So make sure there’s money in your Metro Card because this is a trip through New York and its five boroughs.While “Purple Swag” put Rocky on the map, it was “Peso” that turned him into a star.The web is the new underground, and Rocky is as underground as they come in that sense.
Being gay and proud has been socially acceptable for at least the past two decades.
Gays run the music industry, and 95% of celebrity bloggers are gay. If I can come out at the age of 5, then these grown folks who I’m about to name can come out as well.
—Masta Ace’s “Jeep Ass Niguh” is a rap rarity, a dope song that was turned into another dope song, “Born to Roll,” simply by flipping the beat and adding more bass. Which is fine and all, especially for the woofers in your Jeep, but honestly the original was fine the way it was.
It starts with police sirens as the subject of the song gets pulled over, and after a verbal gymnastic intro—“Braniac dumb-dumbs, bust the scientifical/Approach to the course and the force is centrifugal”—and some verification of lyrical prowess, it bangs for three uptempo verses about the joys of car-stereo battling and the mellow-harshing of getting pulled over for it.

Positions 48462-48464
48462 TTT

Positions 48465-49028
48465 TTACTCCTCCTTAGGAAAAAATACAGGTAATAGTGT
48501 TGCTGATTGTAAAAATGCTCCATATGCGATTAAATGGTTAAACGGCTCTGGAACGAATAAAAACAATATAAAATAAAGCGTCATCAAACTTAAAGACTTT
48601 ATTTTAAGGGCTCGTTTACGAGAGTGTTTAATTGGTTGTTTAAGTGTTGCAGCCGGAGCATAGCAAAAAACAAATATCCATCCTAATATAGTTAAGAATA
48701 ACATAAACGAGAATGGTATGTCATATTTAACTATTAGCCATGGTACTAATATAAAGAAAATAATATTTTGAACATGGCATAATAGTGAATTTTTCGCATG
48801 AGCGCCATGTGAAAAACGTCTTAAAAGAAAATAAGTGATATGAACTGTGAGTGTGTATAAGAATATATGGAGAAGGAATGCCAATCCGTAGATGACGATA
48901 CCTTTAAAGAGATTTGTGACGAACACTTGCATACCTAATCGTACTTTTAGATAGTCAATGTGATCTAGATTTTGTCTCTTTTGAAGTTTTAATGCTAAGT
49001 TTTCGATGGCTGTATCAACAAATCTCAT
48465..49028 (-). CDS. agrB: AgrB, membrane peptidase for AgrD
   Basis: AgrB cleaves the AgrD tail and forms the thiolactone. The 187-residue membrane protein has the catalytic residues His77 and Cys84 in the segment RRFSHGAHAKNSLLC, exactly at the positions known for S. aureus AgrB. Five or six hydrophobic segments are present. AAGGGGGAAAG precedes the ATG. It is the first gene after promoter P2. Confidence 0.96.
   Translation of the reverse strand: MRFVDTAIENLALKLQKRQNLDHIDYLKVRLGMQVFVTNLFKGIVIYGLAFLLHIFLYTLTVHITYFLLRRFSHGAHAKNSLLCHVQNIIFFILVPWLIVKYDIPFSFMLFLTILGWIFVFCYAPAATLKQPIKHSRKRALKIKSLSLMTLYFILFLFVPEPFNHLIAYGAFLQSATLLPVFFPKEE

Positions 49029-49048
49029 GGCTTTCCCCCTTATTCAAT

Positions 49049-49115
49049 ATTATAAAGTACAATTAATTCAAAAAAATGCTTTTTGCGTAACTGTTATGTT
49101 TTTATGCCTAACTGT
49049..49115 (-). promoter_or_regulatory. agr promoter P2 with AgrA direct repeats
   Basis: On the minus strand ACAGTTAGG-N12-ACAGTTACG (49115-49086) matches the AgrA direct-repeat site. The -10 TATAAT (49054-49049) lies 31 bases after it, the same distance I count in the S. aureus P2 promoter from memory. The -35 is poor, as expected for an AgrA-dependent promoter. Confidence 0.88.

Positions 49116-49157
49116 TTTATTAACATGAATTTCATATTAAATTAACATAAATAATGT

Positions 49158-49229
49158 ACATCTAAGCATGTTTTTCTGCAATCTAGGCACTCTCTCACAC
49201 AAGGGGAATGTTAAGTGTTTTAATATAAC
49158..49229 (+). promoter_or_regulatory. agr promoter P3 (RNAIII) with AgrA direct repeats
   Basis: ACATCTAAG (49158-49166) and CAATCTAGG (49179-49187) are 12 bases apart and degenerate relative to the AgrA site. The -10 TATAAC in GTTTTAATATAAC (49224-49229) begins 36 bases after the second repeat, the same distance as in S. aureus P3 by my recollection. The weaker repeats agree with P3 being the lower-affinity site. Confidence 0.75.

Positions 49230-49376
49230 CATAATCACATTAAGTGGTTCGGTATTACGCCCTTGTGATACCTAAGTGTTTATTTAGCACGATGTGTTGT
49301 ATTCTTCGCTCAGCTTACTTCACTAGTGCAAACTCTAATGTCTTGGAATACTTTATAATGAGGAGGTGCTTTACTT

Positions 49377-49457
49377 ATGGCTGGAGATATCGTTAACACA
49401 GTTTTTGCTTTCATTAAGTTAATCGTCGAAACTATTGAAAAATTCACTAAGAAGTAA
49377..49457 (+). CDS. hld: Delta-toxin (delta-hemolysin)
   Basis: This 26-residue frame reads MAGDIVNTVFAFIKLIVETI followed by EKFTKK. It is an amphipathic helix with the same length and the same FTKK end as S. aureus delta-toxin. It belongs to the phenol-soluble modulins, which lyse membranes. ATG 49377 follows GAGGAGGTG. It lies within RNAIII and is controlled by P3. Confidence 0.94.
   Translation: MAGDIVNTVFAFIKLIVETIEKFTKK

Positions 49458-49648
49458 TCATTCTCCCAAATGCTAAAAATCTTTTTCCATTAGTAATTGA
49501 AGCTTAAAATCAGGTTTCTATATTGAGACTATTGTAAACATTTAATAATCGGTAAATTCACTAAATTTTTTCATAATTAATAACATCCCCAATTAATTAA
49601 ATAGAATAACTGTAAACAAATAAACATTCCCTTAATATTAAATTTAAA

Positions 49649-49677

It’s rapping for rapping’s sake, but with production that’s clearly dedicated to the art of moving butts (or at least making heads nod).
Remember a time when “backpack rap” wasn’t a pejorative.It seemed fitting that one of the first regionally ambiguous rappers to pop was from rap’s birthplace.—I’m a vapid and jiggy “rap-n-b” heretic for preferring Foxy’s “I’ll Be” to Jay Z's “Ain’t No.” So be it.So in 2010, why is anyone sitting up in the closet anymore? Here’s a list of urban celebs who are believed to be either gay or bi who should come out of the closet to help make this a better world for younger gays who feel alienated in their communities.New York City is a center for many things in the world: fashion, art, media, finance, subway rats fighting park pigeons in battles for ultimate supremacy, etc. New York—and the Bronx specifically—is the birthplace of hip-hop.So it should come as no surprise that all five of its boroughs have produced many of rap’s greatest talents. The fact that artists who even attempt to carry NYC’s flag these days are inevitably crushed by its sheer weight is a testament to the city’s contribution to the foundation of hip-hop.